A commenter on an earlier thread, which touched on why police departments are seen as “paramilitary organizations,” writes:
Also relevant regarding the perceived more military nature of the police is the use now of the word “officer” to refer to what used to be called a “policeman” or “policewoman.” “Officer” is a term that has gained more currency in the last few decades as a result of gender equity (which also replaces “fireman” with “fire fighter”). I suspect you won’t see the phrase “police officer” much before 1960.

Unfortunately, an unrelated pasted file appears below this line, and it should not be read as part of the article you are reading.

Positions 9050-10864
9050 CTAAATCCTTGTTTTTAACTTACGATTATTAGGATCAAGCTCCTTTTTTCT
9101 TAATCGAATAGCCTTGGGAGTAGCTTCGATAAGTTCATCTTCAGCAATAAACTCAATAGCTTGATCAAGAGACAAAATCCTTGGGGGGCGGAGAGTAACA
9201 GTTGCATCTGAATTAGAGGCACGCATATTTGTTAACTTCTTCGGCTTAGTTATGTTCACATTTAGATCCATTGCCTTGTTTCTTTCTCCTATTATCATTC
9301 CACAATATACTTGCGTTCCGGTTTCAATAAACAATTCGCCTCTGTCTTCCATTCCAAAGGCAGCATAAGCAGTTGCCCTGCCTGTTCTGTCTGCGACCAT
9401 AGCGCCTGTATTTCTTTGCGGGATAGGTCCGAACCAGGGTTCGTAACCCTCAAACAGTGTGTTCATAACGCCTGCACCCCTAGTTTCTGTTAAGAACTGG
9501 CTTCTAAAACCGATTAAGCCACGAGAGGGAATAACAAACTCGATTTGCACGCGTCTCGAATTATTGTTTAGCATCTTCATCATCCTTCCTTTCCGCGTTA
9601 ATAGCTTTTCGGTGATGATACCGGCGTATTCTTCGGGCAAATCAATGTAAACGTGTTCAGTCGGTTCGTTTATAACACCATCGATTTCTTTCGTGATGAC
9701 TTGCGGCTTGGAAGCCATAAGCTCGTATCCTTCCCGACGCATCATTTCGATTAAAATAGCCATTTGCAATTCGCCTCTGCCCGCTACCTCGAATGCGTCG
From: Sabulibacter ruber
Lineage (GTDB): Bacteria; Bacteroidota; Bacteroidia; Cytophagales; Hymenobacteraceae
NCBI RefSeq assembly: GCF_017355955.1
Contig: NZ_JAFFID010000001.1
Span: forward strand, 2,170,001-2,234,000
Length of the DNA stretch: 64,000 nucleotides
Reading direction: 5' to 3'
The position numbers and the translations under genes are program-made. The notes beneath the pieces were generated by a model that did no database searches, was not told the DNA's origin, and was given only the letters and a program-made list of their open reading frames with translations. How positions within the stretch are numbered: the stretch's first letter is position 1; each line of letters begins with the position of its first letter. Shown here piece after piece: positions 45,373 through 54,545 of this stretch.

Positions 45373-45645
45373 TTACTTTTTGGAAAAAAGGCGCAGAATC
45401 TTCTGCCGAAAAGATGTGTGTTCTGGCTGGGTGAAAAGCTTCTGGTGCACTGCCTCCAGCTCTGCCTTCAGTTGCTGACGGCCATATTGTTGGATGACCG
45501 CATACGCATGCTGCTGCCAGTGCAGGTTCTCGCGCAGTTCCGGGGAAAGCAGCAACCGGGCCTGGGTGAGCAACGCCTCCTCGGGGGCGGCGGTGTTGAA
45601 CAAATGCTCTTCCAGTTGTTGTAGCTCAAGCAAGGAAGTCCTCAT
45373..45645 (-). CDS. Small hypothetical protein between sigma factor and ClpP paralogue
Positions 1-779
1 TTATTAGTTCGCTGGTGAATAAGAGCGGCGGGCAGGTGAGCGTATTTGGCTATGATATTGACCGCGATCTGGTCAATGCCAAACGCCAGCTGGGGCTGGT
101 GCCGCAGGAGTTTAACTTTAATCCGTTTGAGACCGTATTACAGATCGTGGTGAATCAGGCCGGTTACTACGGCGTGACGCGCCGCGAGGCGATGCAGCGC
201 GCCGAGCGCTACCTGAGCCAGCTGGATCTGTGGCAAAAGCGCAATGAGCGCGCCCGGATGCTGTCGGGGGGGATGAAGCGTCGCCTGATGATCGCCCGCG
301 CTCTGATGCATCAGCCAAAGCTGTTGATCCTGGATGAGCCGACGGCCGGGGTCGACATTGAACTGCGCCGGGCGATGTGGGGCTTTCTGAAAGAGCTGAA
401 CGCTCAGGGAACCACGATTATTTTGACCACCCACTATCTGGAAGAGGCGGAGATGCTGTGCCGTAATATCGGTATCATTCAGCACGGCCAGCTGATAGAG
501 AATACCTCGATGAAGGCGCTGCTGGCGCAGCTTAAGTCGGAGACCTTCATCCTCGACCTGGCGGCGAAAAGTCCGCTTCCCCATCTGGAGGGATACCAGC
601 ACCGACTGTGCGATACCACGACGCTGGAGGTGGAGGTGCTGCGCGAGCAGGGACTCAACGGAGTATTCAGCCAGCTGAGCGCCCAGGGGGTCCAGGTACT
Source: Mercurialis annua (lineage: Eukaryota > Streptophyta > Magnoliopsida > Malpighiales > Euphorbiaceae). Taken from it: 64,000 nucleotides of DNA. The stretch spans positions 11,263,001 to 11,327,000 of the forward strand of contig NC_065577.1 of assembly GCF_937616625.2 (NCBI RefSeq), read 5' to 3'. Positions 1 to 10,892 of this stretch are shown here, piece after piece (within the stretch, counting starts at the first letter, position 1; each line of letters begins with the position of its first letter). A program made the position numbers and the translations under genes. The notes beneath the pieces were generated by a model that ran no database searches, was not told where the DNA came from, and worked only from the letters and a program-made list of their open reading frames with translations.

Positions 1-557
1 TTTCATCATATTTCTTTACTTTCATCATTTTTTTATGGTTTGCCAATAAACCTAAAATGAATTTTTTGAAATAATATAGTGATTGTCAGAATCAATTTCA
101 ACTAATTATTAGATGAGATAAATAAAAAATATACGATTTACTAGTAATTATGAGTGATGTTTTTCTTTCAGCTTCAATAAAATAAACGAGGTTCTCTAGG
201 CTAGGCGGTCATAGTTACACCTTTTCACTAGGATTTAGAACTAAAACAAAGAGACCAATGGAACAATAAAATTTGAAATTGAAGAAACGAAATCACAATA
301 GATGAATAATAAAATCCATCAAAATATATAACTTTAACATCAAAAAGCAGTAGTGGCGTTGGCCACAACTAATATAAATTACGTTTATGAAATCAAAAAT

But why suspect when you can Google? Check out this Google Books query, and you’ll see that it had been used plenty of times before 1960. A similar query for “policeman” finds more, but not by a vast amount (365 to 137; ignore the reported hit counts, which aren’t reliable, even for comparison with each other, in Google Books, and instead go to the last page of the result).
Of course, it might well have been used even more frequently since then, compared to “policeman.” But it seems that both “police officer” and “policeman” were quite standard long before 1960.
Naturally, I can’t expect our readers to spend hours doing research before each comment. But an occasional quick query can do much, I think, to make comments and posts more accurate.